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Gay marriage proponents are toasting a modest victory in Maryland this week.
Although not an absolute legal victory, gay couples are seeing an increase in the rights afforded to them under Maryland law. The Attorney General of Maryland, Douglas F. Gansler, released an opinion on Wednesday that sent cheers and applause from gay-rights advocates.
The opinion, while not necessarily legalizing gay marriage, is a significant step in the direction of legalizing gay marriage, as it will be recognizing gay marriage in other states,
According to the ruling, same-sex couples are afforded the same benefits from state agencies as heterosexual couples. Some of these rights could be health insurance, spousal legal privilege, property rights, the right to file wrongful death suits and possibly some state tax benefits.
The State of Maryland will not be issuing any marriage license to gay couples, however. At least not any time soon. Currently, there are a small number of states allowing for gay marriage. Several states, however, have domestic partnership rules allowing for some benefits to same-sex couples.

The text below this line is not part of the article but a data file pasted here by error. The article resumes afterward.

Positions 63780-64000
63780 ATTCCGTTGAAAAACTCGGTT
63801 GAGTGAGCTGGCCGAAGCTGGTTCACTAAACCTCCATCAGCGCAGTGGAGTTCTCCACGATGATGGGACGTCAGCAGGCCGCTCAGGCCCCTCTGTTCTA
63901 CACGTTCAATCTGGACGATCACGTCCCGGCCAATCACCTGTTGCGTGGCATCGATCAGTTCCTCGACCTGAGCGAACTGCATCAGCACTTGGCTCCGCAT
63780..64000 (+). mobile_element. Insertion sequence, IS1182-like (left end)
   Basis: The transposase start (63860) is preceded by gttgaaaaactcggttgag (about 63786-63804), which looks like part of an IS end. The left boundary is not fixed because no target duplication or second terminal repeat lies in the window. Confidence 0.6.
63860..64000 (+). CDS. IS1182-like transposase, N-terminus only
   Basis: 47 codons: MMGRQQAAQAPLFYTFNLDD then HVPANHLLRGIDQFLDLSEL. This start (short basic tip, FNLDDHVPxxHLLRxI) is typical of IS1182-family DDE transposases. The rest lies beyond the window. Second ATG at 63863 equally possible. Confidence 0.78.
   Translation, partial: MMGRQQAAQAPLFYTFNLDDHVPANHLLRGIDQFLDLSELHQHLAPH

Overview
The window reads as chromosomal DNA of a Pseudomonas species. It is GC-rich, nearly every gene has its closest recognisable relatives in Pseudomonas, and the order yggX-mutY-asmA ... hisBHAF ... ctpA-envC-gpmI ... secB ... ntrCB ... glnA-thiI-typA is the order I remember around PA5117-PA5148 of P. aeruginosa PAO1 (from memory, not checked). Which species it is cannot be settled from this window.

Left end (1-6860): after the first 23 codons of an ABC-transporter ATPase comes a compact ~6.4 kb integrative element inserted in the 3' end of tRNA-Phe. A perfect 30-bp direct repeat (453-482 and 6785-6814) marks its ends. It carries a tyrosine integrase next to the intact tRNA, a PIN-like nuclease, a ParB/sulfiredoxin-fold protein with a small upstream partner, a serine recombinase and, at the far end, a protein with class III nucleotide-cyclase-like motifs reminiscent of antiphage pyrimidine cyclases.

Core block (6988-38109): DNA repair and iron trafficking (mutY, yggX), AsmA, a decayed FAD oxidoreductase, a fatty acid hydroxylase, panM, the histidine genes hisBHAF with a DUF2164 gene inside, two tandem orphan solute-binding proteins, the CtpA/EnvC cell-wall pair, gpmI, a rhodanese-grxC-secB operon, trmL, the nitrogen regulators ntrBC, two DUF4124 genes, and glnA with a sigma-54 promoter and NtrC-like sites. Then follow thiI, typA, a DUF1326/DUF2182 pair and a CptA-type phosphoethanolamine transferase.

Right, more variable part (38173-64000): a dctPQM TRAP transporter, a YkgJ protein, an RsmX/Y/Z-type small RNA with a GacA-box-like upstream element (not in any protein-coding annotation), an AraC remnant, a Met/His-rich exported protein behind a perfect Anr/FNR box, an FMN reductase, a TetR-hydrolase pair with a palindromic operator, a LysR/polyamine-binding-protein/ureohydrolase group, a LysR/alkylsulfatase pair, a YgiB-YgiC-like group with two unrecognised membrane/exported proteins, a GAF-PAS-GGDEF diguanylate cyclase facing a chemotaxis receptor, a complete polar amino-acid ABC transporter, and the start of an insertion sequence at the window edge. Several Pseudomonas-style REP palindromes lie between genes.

The opinion, while not necessarily law, does have some probative effect for state agencies, as it serves to guide them on what rights they must make available to same-sex couples. It also advises that these agencies give full faith and credit to same-sex marriage licenses from other states.
Even opponents of gay marriage are commending the law. Senate President Thomas V. Mike Miller, for one, claims that the legal impact of the law is more important than the social impact, despite the fact that he believes marriage should be between a man and a woman.
"I believe the state must give full faith and credit to the laws of our sister states," Miller said.